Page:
(called "XISTS") will come to Earth on
July 5, 1998. On that day, JHVH-1 will
judge humanity, using the XISTS to
execute his sentence. "Bob," the only
human able to communicate with
JHVH-l and the XISTS, will protect
SubGeniuses to ensure that they are
transformed into OverMen and Women.
How can you avoid certain death
five years from now? "Repent! Quit
your job! SLACK OFF!" Slack is the
key to your survival. Let the tides of life
carry you to your destination, and then
you'll really be Slacking.
Unfortunately, the Anti-Slack Con-
spiracy limits yourability to Slack. Hard
to believe? Face it: school, work, gov-
ernment, and institutionalized religion
deny you Slack. Is it just coincidence
that all these organizations produce the
same Anti-Slack state? Ask "Bob," he
knows. He fights the Conspiracy daily
on your behalf, so you can have the
freedom to achieve Slack. Whether or
not you take ad-.antage of that hard-
fought freedom by Slacking is up to
you, but without Slack it is impossible
to become a SubGenius andultimately,
If saving your life isn't enough of an
incentive toread "The Book," themind-
bending collages are worth alook, espe-
cially if you're ahard-core po-mo fiend.
But overall, "The Book" contains wis-
dom and insight worth reading and
knowing. "The Book" shows us that
"Fuck 'Em If They Can't Take A Joke"
is not just a meaningless slogan, but a
way of life.
Global Tyranny ... Step
William F. Jasper
Oh, those wacky reactionaries! Just
when you thought communism was
dead, William F. Jasper, a member of
the John Birch Society, has found anew
threat totheAmerican Way-the United
Nations. In "Global Tyranny ... Step by
Step: TheUnitedNationsand the Emerg-
ing New World Order," Jasper attempts
to reveal the United Nation's sinister
conspiracy to rule the world.
Jasper is a right-wing ideologue, not
a conspiracy theorist. "Global" lacks
the careful, subtle approach needed to
fully expose such a conspiracy and.
more importantly, explain why it exists.
If you do not already believe in what
Jasper says,"Global"may notconvince
For example, Jasper complains that
the United Nations has been a front for
communist agents since its creation in
1945. But is communism still a threat
after the apparent fall of the Soviet
Union? Jaspercites "New Lies for Old,"
abook written in 1984 by a KGB defec-
tor who warns that the apparent "liber-
alization" of the U.S.S.R. and Eastern
Europe is merely a "strategic decep-
tion" meant to dupe the kind-hearted,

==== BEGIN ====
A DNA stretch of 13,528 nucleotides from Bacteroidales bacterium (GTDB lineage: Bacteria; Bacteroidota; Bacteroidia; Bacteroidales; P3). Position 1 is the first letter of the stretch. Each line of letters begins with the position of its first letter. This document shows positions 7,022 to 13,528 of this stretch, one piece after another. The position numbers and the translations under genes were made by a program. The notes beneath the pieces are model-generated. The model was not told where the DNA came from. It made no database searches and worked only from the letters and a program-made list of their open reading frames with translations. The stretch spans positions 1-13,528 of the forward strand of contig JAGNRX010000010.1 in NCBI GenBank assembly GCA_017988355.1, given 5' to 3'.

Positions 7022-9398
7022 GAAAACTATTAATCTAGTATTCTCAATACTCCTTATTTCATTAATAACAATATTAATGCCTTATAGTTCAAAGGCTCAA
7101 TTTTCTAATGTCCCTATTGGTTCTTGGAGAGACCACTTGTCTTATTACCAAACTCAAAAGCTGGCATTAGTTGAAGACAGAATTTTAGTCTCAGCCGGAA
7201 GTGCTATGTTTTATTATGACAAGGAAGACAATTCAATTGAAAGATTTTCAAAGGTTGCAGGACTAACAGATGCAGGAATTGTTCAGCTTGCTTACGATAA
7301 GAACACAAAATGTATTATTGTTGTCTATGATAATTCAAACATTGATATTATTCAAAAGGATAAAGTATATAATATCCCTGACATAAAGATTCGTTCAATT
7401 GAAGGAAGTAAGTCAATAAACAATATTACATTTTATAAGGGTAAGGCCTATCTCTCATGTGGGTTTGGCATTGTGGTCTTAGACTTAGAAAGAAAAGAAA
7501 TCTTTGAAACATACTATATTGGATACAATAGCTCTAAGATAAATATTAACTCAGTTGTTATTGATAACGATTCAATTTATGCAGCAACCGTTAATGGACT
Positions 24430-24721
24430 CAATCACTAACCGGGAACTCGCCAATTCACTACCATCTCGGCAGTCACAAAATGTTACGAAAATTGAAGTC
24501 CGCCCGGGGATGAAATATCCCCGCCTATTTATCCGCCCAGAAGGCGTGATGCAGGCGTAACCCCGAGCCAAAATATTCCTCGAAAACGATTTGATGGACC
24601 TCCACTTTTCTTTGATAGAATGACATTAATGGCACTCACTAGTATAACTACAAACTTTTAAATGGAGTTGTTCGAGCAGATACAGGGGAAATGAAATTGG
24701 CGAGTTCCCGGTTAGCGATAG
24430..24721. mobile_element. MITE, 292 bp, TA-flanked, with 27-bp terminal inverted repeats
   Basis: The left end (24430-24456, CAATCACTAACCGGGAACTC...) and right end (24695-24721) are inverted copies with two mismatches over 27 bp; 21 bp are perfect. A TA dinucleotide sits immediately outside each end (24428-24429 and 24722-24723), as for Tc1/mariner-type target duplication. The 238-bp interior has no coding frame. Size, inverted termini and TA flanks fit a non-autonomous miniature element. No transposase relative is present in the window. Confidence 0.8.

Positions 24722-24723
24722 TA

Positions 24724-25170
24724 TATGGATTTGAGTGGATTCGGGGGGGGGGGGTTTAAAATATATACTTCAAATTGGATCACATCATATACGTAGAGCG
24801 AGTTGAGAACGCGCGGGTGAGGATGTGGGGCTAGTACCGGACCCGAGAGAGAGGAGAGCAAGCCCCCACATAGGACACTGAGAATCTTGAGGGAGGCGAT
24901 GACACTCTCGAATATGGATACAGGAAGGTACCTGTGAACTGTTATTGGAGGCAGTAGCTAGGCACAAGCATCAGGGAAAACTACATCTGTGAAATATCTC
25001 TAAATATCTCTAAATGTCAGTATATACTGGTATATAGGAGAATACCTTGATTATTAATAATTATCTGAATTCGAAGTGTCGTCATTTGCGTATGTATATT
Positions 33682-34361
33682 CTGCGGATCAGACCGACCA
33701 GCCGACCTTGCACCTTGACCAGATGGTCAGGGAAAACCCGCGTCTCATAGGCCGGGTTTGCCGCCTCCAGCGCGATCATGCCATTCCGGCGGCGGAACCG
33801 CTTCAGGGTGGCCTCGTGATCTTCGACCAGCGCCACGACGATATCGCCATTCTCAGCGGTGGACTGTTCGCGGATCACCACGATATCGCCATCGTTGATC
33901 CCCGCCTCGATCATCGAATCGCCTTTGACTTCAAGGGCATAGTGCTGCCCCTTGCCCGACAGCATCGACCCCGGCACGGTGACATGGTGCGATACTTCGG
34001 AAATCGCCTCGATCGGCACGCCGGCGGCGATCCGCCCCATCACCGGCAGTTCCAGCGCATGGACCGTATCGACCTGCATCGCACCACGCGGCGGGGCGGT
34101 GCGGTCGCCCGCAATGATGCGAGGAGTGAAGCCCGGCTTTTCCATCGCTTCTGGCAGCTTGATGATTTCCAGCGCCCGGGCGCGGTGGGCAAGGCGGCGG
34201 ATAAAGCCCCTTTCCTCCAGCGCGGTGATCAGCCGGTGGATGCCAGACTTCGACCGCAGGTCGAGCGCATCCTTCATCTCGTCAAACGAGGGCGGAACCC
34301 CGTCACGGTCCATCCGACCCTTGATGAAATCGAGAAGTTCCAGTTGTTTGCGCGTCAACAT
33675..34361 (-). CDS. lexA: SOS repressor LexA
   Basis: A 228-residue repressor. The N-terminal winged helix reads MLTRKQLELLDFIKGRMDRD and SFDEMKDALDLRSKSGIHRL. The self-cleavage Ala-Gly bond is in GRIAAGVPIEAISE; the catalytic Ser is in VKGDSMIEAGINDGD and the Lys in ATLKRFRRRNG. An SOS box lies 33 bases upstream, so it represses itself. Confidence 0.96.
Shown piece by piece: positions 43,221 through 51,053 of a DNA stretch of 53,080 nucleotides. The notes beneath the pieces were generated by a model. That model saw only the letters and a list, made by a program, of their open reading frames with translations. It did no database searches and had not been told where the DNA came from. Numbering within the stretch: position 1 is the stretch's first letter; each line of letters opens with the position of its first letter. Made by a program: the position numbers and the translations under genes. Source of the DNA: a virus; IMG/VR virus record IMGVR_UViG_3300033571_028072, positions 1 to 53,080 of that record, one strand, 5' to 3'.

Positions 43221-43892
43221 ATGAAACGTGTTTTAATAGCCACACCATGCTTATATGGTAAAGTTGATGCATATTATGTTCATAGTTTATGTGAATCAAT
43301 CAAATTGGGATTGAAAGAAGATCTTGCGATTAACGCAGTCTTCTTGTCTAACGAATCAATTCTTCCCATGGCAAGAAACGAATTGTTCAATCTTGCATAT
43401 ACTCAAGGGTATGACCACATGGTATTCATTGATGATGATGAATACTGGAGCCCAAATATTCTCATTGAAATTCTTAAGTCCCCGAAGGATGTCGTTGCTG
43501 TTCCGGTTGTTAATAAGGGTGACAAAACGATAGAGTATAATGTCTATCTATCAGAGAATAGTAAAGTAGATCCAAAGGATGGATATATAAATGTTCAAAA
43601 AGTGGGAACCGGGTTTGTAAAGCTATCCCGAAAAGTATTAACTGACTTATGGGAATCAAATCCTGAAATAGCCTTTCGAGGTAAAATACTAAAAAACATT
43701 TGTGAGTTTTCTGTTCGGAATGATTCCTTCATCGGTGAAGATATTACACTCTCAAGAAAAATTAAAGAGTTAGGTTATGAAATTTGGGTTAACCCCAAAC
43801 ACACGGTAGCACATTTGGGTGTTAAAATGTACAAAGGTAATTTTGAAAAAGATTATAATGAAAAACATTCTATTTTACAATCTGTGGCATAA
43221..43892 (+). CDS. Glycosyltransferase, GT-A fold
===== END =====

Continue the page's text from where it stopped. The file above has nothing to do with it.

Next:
giving West.Interestingly, the anti-com-
munist Jasper believes a communist
source when it advances his belief that
communism is still dangerous. Jasper is
oblivious to the fact that the KGB often
sends phony "defectors" to provide false
information to the West, and if there's
anyone who would want to stop the
liberalization of the U.S.S.R., it would
be the totalitarians in the KGB.
Jasper also does not sufficiently ex-
plain the strange alliance between com-
munists and Western "Establishment
Insiders." Many of these Insiders be-
long to the Council on Foreign Rela-
tions (CFR), a group which advocates
world government. While Jasper criti-
cizes the CFR's totalitarian, communis-
tic goals, he fails to explain why indi-
viduals like George Bush and Bill
Clinton belong to this organization. In
fact, many arch-capitalists (like the
Rockefellers) supportone-world causes.
Jasper assumes that many of these sup-
posed capitalists are really communists-
in-disguise, an assertion which he never
proves. Jasper ignores the possibility
that these internationalists really want
to establish a capitalist world market.
But if that were true, Jasper would have
to criticize the American institution of
capitalism, and that would be impos-
sible for this ultra-patriot.
Jasper's solution to the United Na-
tions menace is equally simplistic. He
parrots the John Birch Society's slogan,
"Get US out!"
Unfortunately, even if Americans
do awake from their "slumber" and
really do get the U.S. out of the United
Nations, evil CFR members will still
control the U.S. government and its
foreign policy, a problem which Jasper
himself describes. Jasper does not say
how we freedom-loving Americans
should expel these CFR puppets from
our beloved democracy.
A conspiracy within the United Na-
tions to establish global tyranny may
indeed exist, but Jasper fails to prove it.
He is content to focus on the surface, on
an alleged conspiracy that.suits his own
political ends. In doing so, he overlooks
the more insidious, more uncomfort-
able conspiracies that may lie under-
neath. Jasper cannot separate his ideol-
ogy from his search for the truth.